When we fell, we fell far. I couldn’t get my eyes off of him. He couldn’t get his thoughts away from me. Falling in love came hard and fast and deep. So we went in the only direction we could – further. Further into each other, further into commitment, further into love. We signed our names as a pledge, we put rings on our fingers as a symbol. We vowed ourselves, our lives, our bodies, our hearts, to each other. We were married.
They say the passion won’t last. That the chemistry and attraction that drew us together – pulled and yanked us, rather, that magnet that shoved my heart towards his – it wouldn’t keep us going. It would dissipate. Two years, maybe three if you’re lucky, and then it’s up to brute force and teeth gritting to keep trucking on through this whole marriage thing.
So for a year or more I waited with dread for the day that they said would come. The day when I would wake up and find myself lying in bed next to this man and wonder what I got myself into and why I had ever chosen this guy to spend all the days of my days with.
And then one day I did wake up. I woke up to the realization that the fate of my marriage did not need to be left in the hands of some statistician to dictate whether or not I fell out of love.
All relationships are moving. There is no such thing as a static relationship. You are either moving forwards or backwards. In towards something or away from it. So that concept of falling out of love is not a sudden drop into an unexpected chasm. It is a backwards step off of the edge you had been inching towards for years. The jolt of the plunge might be a shock, but the perimeter of the precipice had always been there.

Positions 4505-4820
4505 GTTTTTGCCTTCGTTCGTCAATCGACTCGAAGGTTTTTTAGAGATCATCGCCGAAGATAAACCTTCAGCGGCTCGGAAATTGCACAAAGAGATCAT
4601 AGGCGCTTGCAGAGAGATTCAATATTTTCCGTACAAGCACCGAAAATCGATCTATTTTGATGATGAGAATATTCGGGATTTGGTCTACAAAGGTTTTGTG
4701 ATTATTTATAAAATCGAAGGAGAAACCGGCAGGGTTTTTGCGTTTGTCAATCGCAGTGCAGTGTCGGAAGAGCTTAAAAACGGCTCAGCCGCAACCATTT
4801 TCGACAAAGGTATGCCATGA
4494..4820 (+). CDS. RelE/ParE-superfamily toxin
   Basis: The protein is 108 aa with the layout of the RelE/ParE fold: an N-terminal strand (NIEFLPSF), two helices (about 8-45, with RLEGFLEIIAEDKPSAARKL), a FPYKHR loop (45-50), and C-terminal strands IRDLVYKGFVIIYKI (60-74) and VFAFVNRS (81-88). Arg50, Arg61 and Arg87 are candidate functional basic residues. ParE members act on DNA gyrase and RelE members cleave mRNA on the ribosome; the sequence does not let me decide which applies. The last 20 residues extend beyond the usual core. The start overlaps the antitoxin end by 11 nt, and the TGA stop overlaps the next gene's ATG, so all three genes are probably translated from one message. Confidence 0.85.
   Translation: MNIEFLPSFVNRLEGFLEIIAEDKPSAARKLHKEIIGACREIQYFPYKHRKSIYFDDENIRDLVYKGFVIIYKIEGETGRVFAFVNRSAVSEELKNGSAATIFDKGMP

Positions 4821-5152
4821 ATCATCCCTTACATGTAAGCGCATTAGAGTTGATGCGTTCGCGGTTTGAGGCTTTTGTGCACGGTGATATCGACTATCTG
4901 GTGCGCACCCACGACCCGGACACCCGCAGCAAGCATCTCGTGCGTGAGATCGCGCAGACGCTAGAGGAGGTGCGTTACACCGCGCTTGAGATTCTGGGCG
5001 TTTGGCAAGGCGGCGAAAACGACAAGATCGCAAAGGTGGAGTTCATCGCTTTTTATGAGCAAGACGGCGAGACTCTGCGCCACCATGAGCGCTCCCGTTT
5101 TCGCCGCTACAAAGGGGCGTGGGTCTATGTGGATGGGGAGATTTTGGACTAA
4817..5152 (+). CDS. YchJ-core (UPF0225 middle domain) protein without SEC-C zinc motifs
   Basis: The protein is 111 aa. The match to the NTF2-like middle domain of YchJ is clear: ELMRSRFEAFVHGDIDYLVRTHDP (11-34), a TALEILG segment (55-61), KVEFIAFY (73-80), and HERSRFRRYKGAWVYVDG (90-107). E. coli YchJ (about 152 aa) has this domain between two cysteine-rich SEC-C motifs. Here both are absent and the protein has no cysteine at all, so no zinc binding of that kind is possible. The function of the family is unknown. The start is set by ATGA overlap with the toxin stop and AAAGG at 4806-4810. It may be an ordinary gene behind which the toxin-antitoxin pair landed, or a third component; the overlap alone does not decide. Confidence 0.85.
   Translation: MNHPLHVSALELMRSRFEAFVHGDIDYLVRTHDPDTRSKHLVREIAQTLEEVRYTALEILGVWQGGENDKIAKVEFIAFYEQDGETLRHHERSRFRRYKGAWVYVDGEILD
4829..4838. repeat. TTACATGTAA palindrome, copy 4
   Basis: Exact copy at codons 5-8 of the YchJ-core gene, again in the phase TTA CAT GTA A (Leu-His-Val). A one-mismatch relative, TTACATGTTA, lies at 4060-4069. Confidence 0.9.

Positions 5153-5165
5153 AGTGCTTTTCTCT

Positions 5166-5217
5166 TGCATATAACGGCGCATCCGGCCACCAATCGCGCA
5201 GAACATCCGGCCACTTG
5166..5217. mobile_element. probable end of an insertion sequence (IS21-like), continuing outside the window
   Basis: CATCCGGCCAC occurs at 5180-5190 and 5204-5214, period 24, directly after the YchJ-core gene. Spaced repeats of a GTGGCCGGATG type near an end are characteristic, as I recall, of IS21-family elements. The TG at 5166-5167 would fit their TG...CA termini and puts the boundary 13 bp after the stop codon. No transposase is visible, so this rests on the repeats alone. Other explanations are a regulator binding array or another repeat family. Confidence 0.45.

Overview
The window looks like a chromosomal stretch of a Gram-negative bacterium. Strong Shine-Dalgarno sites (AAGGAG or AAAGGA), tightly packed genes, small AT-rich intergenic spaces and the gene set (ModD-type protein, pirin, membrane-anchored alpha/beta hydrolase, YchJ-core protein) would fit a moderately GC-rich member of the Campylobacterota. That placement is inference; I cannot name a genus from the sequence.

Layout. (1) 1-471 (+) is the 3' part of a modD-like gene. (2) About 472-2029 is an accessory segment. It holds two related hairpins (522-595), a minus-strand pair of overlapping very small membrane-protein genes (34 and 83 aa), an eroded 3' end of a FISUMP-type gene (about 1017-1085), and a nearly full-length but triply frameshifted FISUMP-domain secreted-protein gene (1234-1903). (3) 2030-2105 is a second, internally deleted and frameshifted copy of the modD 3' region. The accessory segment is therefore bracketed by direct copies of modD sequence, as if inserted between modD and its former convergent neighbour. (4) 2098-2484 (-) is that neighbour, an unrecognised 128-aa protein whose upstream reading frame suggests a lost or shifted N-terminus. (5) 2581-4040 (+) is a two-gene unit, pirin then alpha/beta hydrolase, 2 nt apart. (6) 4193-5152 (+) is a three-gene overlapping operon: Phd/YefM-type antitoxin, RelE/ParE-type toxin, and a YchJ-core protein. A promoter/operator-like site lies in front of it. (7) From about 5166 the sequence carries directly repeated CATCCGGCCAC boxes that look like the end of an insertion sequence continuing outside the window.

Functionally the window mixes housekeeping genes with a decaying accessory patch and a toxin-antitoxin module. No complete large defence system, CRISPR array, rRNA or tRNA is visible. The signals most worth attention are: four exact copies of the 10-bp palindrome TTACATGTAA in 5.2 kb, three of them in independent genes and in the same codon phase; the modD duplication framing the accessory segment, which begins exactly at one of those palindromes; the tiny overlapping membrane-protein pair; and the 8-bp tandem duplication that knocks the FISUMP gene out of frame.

So the solution to falling out is simply to move further in.
Take steps towards each other, not away. Walk closer, go nearer, reach towards, draw together. The further in you go the less likely you’ll fall.
It’ll be messy. This moving in thing. With every step forward you will move deeper into the heart of another human. And these hearts of ours? They’re tricky things to navigate. Agony, disorder, and brokenness all jumbled up with exquisite beauty. We will face hard things, painful things. The more the souls of two individuals mingle the more complex and convoluted things become. The worst will be revealed. But also the best. It will be horrible and wonderful and disastrous and euphoric.
Simple solutions are not rarely easy ones.
Above all, the apostle Peter writes to the disciples of Christ, above all the lofty intentions of date nights and romantic evenings and roses and sweet notes, above all the advice on how to communicate, how to do in-laws, how to manage finances, how to have a healthy relationship, above all love one another deeply.
Deep love. That is the safeguard against falling out. Love that stretches into the furthest corners and darkest recesses of another. Love that sees the flaws, that accepts the idiosyncrasies, that understands the fears. Love that extends with the entire self into another’s life and doesn’t step backwards, no matter what they find. Love that wholeheartedly journeys alongside another. That offers grace every step of the way.
Above all, love one another deeply, because love covers a multitude of sins.
There’s going to be sin. There will be irritating habits, hurtful tendencies. Everyone is a mess.
But deep love covers the mess.
Deep love makes slipping into apathy, falling out of love, nearly impossible.
Three years they said. Three years and you’ll no longer be able to live off romantic feelings and giddy infatuation.
Deep love, however, the kind of love that Christ has shown us and enables us to show others, deep love knows no limits.